A closer look at the increase in 1986 (the last year for which data are complete) reveals some striking parallels between the epidemiology of TB and that of AIDS. For example, the largest increases in the number of TB cases occurred among blacks and Hispanics in the 25- to 44-year age group, and the increase was greatest in New York City. Moreover, notes the CDC report, the number of TB cases among children continues to decline, suggesting that the recent increase in adult tuberculosis "may be the result of endogenous reactivation of latent, subclinical tuberculosis infection rather than of increased transmission." From this, authorities inferred that immune suppression might be playing a role in TB's reappearance.
Such clues led the CDC and some local health departments last summer to compare names on citywide TB and AIDS registries (SN: 5/16/87,p. 312). The results were striking, Snider says, with as many as 42 percent of the TB patients' names showing up on AIDS registries as well. Overlap was especially high in New York City and Dade County, Fla. For the majority of New York City patients, diagnosis of tuberculosis preceded the diagnosis of AIDS.
"We've known for years that immuno-suppression can lead to clinical emergence of TB," Snider says. As long as people are generally healthy, they are less likely to break down with active disease even if they have the TB germ. "When you have something superimposed like (the AIDS-causing) HIV infection, which begins to destroy important immunological factors that are keeping this TB infection in check, then we've completely changed the dynamics of the situation and even from the same pool of people more cases will emerge."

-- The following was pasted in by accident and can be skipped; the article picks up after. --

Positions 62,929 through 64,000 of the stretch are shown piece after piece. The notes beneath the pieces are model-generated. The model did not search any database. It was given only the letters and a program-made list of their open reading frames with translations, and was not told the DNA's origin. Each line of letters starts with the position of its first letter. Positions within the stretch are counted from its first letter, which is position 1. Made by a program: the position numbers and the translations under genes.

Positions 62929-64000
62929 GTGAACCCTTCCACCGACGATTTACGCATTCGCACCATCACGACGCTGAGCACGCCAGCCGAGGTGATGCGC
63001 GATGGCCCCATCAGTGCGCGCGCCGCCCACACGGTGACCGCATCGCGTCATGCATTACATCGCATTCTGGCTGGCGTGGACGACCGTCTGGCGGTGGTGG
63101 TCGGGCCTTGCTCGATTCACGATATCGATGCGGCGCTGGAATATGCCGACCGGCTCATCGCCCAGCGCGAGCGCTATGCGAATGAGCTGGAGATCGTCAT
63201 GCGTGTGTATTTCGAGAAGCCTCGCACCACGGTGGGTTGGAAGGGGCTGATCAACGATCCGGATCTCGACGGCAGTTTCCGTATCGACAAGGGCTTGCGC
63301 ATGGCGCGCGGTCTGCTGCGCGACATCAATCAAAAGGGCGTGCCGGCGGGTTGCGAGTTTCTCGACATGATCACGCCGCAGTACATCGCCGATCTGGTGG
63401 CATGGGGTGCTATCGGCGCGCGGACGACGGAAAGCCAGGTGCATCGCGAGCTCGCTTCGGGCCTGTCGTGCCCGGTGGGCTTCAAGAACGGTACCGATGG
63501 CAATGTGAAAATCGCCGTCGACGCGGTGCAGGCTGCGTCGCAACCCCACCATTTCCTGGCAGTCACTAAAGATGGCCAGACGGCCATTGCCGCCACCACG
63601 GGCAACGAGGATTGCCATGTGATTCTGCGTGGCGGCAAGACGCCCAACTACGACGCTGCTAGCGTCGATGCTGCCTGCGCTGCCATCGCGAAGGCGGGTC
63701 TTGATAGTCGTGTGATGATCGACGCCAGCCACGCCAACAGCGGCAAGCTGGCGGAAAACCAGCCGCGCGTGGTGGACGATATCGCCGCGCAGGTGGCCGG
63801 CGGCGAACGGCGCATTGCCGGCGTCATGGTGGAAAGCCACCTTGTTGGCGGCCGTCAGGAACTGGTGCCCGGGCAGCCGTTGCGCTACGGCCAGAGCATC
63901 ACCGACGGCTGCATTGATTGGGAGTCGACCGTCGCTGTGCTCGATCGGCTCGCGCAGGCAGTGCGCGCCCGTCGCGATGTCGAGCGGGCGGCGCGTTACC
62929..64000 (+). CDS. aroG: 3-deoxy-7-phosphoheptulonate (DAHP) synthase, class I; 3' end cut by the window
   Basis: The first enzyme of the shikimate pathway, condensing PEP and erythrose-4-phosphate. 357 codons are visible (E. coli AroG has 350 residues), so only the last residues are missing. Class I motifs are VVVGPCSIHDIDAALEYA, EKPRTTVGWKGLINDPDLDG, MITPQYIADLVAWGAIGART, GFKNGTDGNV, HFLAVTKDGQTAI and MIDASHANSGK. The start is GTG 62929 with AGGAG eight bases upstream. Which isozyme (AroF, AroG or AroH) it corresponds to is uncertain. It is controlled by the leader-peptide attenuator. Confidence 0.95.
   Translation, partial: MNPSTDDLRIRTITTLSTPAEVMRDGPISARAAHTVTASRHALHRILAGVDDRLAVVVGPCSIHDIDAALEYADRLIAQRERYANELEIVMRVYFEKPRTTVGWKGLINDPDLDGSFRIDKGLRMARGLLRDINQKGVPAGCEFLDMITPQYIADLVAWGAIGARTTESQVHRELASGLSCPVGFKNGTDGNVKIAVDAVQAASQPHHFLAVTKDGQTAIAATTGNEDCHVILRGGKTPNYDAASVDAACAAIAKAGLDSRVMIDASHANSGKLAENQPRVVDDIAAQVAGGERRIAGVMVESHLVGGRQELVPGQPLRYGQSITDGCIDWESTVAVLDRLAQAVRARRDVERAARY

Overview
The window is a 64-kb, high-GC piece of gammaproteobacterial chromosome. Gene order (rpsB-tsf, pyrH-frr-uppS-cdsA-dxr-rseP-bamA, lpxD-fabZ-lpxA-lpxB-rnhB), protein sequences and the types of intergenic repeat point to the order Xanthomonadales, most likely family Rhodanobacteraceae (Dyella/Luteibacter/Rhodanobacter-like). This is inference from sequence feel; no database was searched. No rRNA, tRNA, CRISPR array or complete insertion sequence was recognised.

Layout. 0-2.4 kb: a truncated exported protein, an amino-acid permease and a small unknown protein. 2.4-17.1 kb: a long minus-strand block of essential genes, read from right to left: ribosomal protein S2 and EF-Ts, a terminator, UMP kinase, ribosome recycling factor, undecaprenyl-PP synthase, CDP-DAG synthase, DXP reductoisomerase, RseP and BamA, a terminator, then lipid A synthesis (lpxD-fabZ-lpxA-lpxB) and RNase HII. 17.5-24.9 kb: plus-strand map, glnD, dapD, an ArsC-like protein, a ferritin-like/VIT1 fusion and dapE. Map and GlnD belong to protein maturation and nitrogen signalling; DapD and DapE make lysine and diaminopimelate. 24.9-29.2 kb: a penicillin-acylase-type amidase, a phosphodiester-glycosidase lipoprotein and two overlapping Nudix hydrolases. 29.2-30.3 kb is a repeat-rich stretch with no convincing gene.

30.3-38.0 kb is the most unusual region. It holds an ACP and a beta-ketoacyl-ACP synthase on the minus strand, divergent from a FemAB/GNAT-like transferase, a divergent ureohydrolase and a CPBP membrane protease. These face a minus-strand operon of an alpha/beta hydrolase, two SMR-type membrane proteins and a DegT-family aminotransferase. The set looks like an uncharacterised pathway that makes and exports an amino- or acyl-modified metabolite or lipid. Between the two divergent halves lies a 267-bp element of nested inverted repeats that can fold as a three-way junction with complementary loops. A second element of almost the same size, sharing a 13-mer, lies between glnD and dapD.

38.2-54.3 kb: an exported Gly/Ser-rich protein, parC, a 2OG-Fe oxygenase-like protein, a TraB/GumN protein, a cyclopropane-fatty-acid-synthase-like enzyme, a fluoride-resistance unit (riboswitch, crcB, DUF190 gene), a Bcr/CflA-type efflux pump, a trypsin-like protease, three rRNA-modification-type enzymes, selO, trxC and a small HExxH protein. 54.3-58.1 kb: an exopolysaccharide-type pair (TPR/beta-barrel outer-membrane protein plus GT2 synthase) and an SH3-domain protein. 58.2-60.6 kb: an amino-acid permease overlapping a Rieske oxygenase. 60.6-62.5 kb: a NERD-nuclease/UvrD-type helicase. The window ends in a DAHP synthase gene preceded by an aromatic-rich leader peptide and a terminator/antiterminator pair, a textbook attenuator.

With such a delicate equation regulating the balance between latent and active tuberculosis, the recent outbreak of TB in Folsom Prison is almost inevitable, according to public health and correctional authorities.
"Who goes to prison? Poor people and disproportionately minority groups that have higher prevalence of tuberculosis," says Barry Dorfman, chief of the California State Department of Health Services' TB control unit in Sacramento. "And then if you put them all together, crowd them together, and then you stress them out- stress is definitely a risk factor-you shouldn't be surprised that you get TB."
Moreover, says Michael Iseman, chief of the mycobacteriology disease service at the National Jewish Hospital in Denver, the problem is particularly acute in the prisons because of the relatively high rate of infection with the HIV virus. "The thing that now has everyone in the prison system highly concerned is that a substantial number of individuals in that setting will be HIV positive, because prisons are associated with drug abuse, and because of the homosexuality that goes on within prison walls. So if you introduce a pathogen like tuberculosis there will always be the potential for an epidemic, and if you take into account the prevalence of HIV, it's even more threatening."
The California prison system currently holds 67,200 inmates, about 160 percent of the system's rated capacity, according to Bob Gore, assistant director of the state's Department of Corrections. Based on national averages, he says, "We feel that we have anywhere from 2,000 to 3,000 inmates who are either HIV positive or have ARC (AIDS-related complex) or AIDS."